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CyberGuard buys TradeWave

Investors yawn at news that firewall vendor CyberGuard has acquired digital ID firm TradeWave to round out its security offerings.

Moving aggressively to become a top-tier security provider for Internet commerce, CyberGuard (CYBG) has acquired the assets of Austin, Texas-based TradeWave from TradeWave's parent, SunRiver (SRVC).

Investors yawned at today's announcement. At midday, Sun River traded unchanged at 1-1/32, while CyberGuard had fallen slightly.

CyberGuard, a firewall vendor primarily focused on the financial services industry, said the acquisition will round out its security offerings as it moves to become a one-stop supplier of complete security services and products for e-commerce. It is specifically targeting financial services as well as utilities and health care.

TradeWave, which is active in those sectors, operates an e-commerce certificate authority (CA) that issues digital IDs. Its best-known offering is a wholesale electric power trading system for power utilities that goes by the name Open Access Same-time Information System (OASIS).

CyberGuard CEO Robert Carberry said his company will pay $300,000 to $400,000 cash, plus a 3 percent royalty on TradeWave's continuing revenues from the utilities project. Sun River, which bought TradeWave about two years ago, makes dumb terminals and network computers (NCs) as its core business.

Carberry said TradeWave booked $2.1 million in revenues last year, making the acquisition a bargain for CyberGuard, which expects to report about $15 million in revenue for the year ending June 30. Projected revenues for the CyberGuard's next fiscal year are around $29 million.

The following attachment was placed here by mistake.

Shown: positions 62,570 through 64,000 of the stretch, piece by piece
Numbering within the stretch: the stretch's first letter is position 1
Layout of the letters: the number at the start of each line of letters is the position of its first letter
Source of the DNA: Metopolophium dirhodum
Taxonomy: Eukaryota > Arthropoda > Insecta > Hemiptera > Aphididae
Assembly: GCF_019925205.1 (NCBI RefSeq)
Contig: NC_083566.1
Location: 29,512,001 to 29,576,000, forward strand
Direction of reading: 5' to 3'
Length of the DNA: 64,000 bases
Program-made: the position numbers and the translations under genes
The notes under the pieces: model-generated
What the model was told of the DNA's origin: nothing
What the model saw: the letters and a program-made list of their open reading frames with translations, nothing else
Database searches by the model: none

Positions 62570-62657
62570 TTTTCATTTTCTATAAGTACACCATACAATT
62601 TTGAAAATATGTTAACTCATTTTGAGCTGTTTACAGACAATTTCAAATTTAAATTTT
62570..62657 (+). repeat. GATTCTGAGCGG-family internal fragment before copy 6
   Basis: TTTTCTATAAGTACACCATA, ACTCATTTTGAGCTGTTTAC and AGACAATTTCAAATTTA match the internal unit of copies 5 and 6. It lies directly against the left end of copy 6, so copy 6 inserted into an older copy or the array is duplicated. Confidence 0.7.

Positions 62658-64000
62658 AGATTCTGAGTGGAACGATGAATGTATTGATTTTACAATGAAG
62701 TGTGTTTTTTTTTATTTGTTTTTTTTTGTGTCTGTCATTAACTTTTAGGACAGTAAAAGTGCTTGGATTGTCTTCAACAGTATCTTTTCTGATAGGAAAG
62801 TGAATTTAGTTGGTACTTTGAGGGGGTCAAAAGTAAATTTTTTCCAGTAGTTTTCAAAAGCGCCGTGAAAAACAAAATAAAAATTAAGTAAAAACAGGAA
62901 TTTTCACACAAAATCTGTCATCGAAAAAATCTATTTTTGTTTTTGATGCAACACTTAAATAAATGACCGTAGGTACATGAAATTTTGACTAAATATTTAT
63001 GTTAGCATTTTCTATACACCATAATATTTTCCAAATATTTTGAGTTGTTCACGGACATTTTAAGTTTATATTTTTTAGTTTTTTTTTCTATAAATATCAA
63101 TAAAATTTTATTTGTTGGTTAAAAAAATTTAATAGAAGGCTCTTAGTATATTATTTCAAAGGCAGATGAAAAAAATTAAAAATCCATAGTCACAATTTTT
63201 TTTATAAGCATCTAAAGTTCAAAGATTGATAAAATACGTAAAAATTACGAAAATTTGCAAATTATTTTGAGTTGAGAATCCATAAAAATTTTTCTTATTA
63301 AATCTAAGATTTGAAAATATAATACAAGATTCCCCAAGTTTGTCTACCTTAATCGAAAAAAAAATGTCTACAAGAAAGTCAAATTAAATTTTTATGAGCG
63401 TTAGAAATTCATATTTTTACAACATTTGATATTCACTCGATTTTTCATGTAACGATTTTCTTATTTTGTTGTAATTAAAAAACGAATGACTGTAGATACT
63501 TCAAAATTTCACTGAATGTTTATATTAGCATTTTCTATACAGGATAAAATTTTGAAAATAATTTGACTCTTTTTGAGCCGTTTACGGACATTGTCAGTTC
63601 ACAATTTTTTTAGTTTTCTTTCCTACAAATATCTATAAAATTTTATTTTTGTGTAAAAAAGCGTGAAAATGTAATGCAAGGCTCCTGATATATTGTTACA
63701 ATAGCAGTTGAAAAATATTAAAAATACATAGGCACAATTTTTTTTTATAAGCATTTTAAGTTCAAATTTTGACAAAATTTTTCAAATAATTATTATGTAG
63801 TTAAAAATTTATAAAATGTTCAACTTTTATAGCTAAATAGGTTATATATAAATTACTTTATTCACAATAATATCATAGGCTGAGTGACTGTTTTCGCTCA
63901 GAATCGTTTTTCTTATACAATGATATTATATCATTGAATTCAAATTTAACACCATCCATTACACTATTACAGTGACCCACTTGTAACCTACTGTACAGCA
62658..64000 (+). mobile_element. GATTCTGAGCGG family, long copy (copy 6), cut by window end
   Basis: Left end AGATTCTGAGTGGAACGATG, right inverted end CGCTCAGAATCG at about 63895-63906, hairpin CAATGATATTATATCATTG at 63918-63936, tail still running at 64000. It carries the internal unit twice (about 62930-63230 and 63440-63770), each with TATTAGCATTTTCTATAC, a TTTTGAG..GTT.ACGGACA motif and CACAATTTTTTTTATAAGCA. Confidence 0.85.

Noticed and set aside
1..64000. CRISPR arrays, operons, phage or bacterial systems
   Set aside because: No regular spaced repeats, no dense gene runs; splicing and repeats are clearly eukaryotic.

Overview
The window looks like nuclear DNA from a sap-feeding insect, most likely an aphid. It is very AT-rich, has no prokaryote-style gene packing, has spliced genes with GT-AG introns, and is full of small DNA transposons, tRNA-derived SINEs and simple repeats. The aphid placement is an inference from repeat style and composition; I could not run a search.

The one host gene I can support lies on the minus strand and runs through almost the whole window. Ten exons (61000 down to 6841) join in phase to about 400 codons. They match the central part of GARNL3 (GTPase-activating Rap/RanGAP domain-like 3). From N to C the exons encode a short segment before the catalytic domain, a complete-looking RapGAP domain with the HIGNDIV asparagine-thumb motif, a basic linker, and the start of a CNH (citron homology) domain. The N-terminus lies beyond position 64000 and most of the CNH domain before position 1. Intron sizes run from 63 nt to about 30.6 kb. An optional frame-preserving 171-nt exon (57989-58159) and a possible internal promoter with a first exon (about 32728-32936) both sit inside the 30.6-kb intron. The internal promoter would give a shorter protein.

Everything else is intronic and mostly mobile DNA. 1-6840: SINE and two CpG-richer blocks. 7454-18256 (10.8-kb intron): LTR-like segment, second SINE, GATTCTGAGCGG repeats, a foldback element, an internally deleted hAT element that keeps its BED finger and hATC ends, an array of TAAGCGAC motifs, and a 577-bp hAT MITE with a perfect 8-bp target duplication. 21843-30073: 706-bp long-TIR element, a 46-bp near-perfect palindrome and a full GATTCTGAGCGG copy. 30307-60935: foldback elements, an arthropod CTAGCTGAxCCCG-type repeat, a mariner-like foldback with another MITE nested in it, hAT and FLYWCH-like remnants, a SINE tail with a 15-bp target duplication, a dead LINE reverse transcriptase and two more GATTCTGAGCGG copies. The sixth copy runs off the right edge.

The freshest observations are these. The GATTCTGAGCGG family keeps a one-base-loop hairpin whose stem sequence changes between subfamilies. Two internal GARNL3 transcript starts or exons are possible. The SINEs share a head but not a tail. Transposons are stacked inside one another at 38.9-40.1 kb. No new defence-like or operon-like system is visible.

There's a new management team at Sun River, which is in the process of changing its name to Boundless--the name of its NC operating unit. The team decided last year to close TradeWave and focus on its terminal manufacturing business. The company wrote off a $9.7 million loss for costs of closing TradeWave.

"Basically TradeWave was a cash drain on the us," said a Sun River spokesman. "Trade Wave was losing money, putting more money into the product, and it didn't fit into our core business. If it had not been sold, we would have discontinued it anyway."

Analyst see financial services as a promising sector for e-commerce over the Net--if security concerns are addressed. Security-conscious banks already send billions of dollars in inter-bank transfers over private networks daily. Many finance companies are rushing to add consumer services like home banking or stock trading over the Internet.

CyberGuard markets its own CyberGuard firewall, a secure operating system, and network software as well as third-party products for virtual private networks (VPN). The TradeWave acquisition adds "certificate authority" technology, products and services, and CAs are key elements in virtually any e-commerce application and on many intranets.

OASIS, TradeWave's most important customer, has endorsed the CyberGuard acquisition.

Austin, Texas-based TradeWave was founded in 1991 as Enterprise Integration Network (EINet), part of the Microelectronics and Computer Technology Corporation, a high-tech research consortium.